The Student Court Jury was formed as a means to defend students’ rights and analyze policies and cases with relation to the students’ welfare. The Court is composed of 20 students, all of which are selected based on faculty-submitted recommendations, with the SSG Sergeant-at-Arms serving as the chairman.

The Supreme Student Government (1968–1970)

Just two years after, however, the 1967 administration pushed for amendments that were eventually approved by faculty in a plebiscite. The change in the SSG constitution called for the replacement of the Supreme Student Government with the Supreme Student Council. The new SSC, with the batch councils, comprised the new Student’s Assembly.

“The new set-up has the chairman, the vice-chairman, five councilors-at-large, and five year-level councilors as SSC Officers.” -The Science Scholar (July-October, 1968)

The batch councils, or “year-level councils” as they were called then, remained the same, with the respective year-level councilors of the SSC serving as the year-level chairmen of each batch.

“The amendments, ratified by the students in a general plebiscite, included the immediate abolition of all the then existing clubs and organizations.” -The Science Scholar (July-October, 1968)

With this ratification, both the Student Jury and the Council of Leaders were abolished, along with all clubs and other organizations. Members of the Supreme Student Council were then tasked to lead a chosen committee. These committees took the places of all the clubs and organizations abolished.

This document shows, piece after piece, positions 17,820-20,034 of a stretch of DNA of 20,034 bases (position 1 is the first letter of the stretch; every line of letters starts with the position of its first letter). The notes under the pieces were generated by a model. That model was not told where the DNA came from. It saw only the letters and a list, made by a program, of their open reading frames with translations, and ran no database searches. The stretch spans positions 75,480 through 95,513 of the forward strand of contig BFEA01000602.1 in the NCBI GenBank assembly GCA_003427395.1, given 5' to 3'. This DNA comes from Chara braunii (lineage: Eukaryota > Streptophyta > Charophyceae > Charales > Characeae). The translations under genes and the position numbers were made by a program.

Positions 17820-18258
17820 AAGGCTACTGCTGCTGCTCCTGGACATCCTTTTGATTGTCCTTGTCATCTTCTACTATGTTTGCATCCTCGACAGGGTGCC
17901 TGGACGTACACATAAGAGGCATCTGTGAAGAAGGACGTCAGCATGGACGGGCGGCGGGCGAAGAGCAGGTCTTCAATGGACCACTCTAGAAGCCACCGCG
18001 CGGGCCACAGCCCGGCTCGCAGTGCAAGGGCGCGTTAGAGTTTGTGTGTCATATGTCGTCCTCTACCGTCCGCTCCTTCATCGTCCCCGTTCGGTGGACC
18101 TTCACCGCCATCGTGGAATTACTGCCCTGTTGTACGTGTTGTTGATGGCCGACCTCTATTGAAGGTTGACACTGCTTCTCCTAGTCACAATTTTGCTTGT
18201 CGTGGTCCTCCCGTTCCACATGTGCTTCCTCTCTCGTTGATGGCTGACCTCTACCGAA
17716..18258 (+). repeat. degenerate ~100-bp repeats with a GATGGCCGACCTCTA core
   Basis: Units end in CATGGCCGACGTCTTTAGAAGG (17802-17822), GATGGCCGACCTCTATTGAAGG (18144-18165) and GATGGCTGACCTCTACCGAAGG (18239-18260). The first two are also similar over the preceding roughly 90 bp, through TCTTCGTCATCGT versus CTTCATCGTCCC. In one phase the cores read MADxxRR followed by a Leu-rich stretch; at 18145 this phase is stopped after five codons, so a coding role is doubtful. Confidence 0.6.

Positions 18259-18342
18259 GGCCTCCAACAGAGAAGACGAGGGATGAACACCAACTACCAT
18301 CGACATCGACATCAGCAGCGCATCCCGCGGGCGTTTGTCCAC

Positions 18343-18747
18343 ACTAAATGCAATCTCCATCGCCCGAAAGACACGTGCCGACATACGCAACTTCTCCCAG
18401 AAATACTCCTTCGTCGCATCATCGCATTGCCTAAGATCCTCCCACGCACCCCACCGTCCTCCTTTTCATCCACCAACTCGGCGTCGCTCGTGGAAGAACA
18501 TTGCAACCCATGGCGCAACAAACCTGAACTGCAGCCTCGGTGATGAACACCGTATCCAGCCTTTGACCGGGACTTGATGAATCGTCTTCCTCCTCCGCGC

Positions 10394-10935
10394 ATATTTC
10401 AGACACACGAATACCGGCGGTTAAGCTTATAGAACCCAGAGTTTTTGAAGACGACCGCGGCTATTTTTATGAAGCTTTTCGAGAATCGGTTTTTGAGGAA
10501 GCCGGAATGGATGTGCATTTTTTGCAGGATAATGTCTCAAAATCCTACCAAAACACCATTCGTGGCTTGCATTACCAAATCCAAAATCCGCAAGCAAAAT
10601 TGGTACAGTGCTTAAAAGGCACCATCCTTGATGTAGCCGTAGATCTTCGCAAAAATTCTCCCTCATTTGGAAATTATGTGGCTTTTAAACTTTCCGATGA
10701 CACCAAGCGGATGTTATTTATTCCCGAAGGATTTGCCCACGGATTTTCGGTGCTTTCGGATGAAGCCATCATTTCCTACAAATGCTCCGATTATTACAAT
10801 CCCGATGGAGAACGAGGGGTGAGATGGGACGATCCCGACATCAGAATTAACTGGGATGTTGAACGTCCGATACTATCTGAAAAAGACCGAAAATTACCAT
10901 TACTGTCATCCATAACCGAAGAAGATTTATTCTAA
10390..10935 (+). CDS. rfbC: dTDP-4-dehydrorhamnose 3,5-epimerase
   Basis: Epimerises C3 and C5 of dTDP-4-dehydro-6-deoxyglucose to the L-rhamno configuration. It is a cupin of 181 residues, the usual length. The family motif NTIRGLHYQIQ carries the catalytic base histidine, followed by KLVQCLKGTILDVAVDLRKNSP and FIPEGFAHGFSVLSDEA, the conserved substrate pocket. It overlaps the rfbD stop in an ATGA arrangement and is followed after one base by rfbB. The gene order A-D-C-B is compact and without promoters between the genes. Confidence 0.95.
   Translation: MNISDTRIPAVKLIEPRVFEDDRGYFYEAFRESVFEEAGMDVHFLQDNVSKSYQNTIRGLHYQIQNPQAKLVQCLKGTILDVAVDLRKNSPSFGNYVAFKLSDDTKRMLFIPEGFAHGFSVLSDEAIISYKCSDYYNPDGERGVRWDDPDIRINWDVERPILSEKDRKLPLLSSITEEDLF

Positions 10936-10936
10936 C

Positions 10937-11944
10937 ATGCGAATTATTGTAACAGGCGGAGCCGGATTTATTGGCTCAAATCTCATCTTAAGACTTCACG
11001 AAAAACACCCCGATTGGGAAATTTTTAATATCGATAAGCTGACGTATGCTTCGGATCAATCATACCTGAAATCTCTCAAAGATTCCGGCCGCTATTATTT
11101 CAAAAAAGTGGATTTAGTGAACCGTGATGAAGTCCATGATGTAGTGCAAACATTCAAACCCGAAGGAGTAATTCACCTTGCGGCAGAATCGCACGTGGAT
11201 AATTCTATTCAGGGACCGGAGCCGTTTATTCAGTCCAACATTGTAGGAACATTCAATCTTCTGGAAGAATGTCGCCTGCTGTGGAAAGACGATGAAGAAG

“Upon assumption of office, the SSC chose among themselves a chairman for a committee. This committee chairman determined the number of members in his committee and also had the choice of members from the student body.” -The Science Scholar (July-October, 1968)

The Student Affairs Committee, functioning like the previous Council of Leaders, although with unelected members, and managing the Lost and Found Department, the Complaints Bureau, and the Dormitory Affairs subcommittees.

The Rules Committee, which functioned like the Student Jury, The External Affairs Committee, which handled affairs with outside organizations, the Business Committee, and the Finance & Budget Committee were formed among others to cover all aspects affecting quality of student life.